Ben and Sarah.  On her left wrist, you can see her green SUPPORT BEN  bracelet!

Any reader of this blog might have picked up that I am very, very fond of M.  I love him dearly and my greatest fear is that something will happen to my sweet M.  It was a true gift from God to meet someone like M, and I couldn't imagine who else I'd want to put up with.  I can't bear the thought of risking losing him.

It kills me that this is exactly the fear that Sarah has faced every day since Ben was diagnosed.  You see, Ben cannot be cured.  There is no drug or technology at this time.  The best they will be able to do is to get him into remission... and wait, and wait, and wait.  And when remission fails, they'll beat the cancer back again into remission... and again, and again.

Ultimately, I'm doing this because I want Ben and Sarah to grow old together.  I want them to be the toothless old couple at the old folks' home holding hands in their rocking chairs.  I'm doing this because Sarah is facing her worst nightmare... and I can't even bear to imagine going through the same.  Every now and then, I see a chink in her upbeat armor and that's what gets me out on the road again.  Running?  Hot spots?  Eating GU?  Easy peasy compared to what she's going through.

Sarah and Ben, recently

Ben and Sarah- I love you guys!

Our team link:

Monday, August 16, 2010

6.86 Mile Giveaway!

I'm lucky to have pretty neat brothers-in-law- one's idea of a Thanksgiving tradition is to stick a crate full of raw oysters on his back deck with a crate of beer and let us just have at it, and another who's even MORE bike-crazy than I am.
It's so nice to be the moderate one in the family.  (Meaning I only sucked down, like 12 oysters and a long ride for me is 62 miles instead of 70.)  So I informed the biker brother-in-law that it was threatening to rain and that my intention for today was to sit at home and play with bike parts.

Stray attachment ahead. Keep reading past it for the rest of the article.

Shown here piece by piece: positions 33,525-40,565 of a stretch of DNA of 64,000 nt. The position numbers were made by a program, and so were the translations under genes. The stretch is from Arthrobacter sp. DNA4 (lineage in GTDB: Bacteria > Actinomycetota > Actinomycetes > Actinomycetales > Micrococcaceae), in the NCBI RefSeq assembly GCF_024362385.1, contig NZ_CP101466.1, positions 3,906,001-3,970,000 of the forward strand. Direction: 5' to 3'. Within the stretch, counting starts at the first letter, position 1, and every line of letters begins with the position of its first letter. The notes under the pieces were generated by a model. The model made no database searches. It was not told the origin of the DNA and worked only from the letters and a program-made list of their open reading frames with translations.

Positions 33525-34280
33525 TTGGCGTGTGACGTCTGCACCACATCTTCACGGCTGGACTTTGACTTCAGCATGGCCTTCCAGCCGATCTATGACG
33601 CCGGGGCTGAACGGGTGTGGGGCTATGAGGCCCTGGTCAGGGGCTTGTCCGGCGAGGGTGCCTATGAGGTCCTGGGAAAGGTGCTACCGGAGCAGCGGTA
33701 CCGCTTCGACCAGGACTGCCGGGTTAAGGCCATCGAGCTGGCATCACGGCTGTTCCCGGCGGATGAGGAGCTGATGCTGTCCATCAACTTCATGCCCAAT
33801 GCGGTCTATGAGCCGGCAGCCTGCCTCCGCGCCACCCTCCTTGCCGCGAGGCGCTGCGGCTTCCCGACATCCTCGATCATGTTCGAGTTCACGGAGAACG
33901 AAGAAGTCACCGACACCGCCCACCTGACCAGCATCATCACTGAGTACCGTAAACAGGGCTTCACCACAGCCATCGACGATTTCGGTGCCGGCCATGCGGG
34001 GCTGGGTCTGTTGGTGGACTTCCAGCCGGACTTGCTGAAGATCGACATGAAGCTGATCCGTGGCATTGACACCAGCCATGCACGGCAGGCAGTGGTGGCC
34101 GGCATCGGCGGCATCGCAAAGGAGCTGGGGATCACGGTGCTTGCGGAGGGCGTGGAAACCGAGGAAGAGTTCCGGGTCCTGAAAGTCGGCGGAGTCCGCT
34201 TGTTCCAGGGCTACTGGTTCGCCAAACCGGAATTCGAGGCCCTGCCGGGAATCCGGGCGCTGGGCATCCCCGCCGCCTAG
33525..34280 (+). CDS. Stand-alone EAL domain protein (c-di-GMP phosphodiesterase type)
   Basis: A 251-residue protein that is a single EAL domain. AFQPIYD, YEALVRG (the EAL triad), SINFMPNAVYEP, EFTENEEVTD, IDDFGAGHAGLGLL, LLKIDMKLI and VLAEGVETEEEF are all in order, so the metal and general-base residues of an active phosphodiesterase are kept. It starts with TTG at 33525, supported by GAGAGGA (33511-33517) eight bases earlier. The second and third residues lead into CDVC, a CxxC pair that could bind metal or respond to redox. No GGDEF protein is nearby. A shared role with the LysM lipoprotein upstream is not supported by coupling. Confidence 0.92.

Instead, I decided to do the long run that I skipped yesterday.  6.86 miles.  Longest. Run. Ever.  
D*mn Puritan work ethic. M even came running himself- meeting me near the end.  Oddly, while the first few miles are agony, and while I have some nagging left big toe issues, by the end of the run, the pain sort of wore off.  I think that means I ran through the pain and my body is going into shock.  
Which is a great segue into the AWESOME GIVE-AWAY I'm doing!!  I'm a whiny runner.  I was not literally at the point of collapse.  I've been hypothermic and injured and bonked and near-collapse and in heat sickness before, so I know how real trouble honestly feels.  I was nowhere near being in trouble today.  But what if I had been?  
Enter Road ID.  
On the left, you can see our Road IDs.  Yes, of course, they are blurry enough so you can't read my info off the internet!  And on the right, you see the AWESOME GIFT CARD that ROAD ID is GIVING AWAY!  (And in the background, that's my favorite honeymoon picture, from Tenaya Lake in Yosemite.
Because what's an adventure without an awesome ending?) 

The FABULOUS folks at Road ID are helping out in the fight against cancer.  They are regular sponsors of TNT, and to help me out, have offered a $25 gift card, which I am going to make available to my sponsors.

Mine's an interactive (because of the cochlear, I can't have MRI, and I figured it's a good idea to be able to explain all the cochlear things in detail).  It means that I have an online profile that gives my medical information, including the cochlear contraindictions, and extra contact info.  Less complicated people can get a regular ID.  Mine is TNT purple!  M's is manly black.

All individuals who have sponsored me already will get one chance for every $10.  Everyone who sponsors me from here on out- for every $5, I will give you another chance!

The drawing will take place on August 25, on which date I will place everyone's name in a big bowl and draw out one lucky winner for the Road ID gift card!

Not only is it awesome, but you won't even have to endure the foot pain.  And you may win a really cool item by a really sweet small company, help save the economy with small business, and potentially save your life while helping me fund research to save other people's lives.  The karma is through the roof on this one!   

Friday, August 13, 2010

First Tri! PR!

The nice thing about doing your first endurance event of anything is that no matter what you do, you get a new personal record.  Some people call them "personal bests" and abbreviate it "PB" but that just makes me want a sandwich.